Is the Second-Cheapest Wine a Rip-Off? Economics vs. Psychology in Product-Line Pricing
David de Meza and
No 321852, Working Papers from American Association of Wine Economists
The standard economic analysis of product-line pricing by Mussa and Rosen (1978) implies that higher-quality varieties command higher absolute mark-ups. It is widely claimed that this property does not apply to wine lists. Restaurateurs are believed to overprice the second-cheapest wine to exploit naïve diners embarrassed to choose the cheapest option. This paper investigates which view is correct. We find that the mark-up on the second cheapest wine is significantly below that on the four next more expensive wines. It is an urban myth that the second-cheapest wine is an especially bad buy. Percentage mark-ups are highest on mid-range wines. This is consistent with the profit-maximising pricing of a vertically differentiated product line with no behavioral elements, although other factors may contribute to the price pattern.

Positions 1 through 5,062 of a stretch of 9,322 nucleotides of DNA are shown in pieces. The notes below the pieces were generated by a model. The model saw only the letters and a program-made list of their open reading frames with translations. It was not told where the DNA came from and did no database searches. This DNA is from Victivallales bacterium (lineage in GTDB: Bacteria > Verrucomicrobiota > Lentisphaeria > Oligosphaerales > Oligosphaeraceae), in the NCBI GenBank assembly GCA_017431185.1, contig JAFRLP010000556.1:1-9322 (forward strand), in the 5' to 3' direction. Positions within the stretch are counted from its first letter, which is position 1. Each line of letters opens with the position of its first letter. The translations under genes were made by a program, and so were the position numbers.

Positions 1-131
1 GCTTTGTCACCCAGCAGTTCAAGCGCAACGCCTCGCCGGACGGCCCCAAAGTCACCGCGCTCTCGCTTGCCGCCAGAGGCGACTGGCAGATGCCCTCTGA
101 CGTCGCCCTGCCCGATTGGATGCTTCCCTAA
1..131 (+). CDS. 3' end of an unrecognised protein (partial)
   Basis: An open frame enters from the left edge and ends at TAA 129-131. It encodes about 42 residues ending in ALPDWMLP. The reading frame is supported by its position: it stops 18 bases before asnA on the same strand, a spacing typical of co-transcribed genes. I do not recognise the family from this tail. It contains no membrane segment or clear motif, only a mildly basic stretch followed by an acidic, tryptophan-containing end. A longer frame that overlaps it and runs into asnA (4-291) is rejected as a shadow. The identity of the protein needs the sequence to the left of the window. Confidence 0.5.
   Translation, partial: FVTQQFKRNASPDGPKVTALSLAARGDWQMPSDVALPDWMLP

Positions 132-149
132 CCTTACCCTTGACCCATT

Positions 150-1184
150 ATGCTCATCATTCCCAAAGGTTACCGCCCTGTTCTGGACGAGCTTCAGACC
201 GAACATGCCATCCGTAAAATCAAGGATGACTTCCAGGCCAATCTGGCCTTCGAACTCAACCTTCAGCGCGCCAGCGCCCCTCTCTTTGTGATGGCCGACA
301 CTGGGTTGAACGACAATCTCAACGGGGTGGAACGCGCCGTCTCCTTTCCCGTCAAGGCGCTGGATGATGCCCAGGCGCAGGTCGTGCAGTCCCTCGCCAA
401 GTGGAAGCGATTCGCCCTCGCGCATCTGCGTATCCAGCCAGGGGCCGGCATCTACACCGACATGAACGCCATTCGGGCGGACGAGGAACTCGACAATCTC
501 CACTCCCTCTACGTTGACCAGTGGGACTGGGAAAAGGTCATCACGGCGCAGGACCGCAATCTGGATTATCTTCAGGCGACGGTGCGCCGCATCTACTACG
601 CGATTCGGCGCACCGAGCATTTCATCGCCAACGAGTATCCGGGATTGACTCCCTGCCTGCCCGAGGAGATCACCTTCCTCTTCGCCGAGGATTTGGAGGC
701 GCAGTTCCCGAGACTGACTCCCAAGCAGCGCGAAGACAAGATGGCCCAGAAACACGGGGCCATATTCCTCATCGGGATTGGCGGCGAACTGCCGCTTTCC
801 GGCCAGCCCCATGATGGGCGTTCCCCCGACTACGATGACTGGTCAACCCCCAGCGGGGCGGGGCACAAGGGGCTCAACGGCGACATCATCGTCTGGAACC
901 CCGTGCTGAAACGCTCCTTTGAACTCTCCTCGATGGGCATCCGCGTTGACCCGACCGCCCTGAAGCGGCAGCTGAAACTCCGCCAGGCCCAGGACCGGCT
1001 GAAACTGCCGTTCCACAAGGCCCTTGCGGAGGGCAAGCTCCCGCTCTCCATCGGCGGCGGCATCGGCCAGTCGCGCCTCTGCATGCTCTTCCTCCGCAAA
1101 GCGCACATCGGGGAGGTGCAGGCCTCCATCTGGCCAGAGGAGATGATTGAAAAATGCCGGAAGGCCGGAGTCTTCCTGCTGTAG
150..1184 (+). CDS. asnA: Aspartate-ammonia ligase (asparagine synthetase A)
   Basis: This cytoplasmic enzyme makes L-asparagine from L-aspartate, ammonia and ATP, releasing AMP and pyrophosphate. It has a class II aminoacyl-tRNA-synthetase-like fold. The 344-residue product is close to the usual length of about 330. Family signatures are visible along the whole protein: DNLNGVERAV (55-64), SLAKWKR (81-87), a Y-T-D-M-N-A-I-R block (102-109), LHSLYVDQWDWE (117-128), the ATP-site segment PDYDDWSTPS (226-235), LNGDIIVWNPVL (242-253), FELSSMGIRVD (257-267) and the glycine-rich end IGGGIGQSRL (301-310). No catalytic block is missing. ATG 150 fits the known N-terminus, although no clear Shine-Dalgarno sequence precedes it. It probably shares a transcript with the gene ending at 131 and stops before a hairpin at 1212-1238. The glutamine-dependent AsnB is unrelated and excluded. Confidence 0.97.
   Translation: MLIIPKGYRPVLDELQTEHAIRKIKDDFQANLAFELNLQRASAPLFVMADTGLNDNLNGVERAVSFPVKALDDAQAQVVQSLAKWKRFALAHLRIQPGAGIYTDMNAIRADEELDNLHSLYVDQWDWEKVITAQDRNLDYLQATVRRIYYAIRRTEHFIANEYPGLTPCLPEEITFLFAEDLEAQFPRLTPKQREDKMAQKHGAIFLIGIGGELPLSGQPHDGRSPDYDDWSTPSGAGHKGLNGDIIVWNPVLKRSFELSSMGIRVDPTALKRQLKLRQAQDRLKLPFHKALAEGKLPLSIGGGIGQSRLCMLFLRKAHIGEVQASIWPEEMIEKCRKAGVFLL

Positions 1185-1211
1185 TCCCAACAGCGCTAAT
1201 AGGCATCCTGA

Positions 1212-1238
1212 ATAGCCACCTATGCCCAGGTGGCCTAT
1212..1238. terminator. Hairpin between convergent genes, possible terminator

Keywords: Demand and Price Analysis; Consumer/Household Economics (search for similar items in EconPapers)
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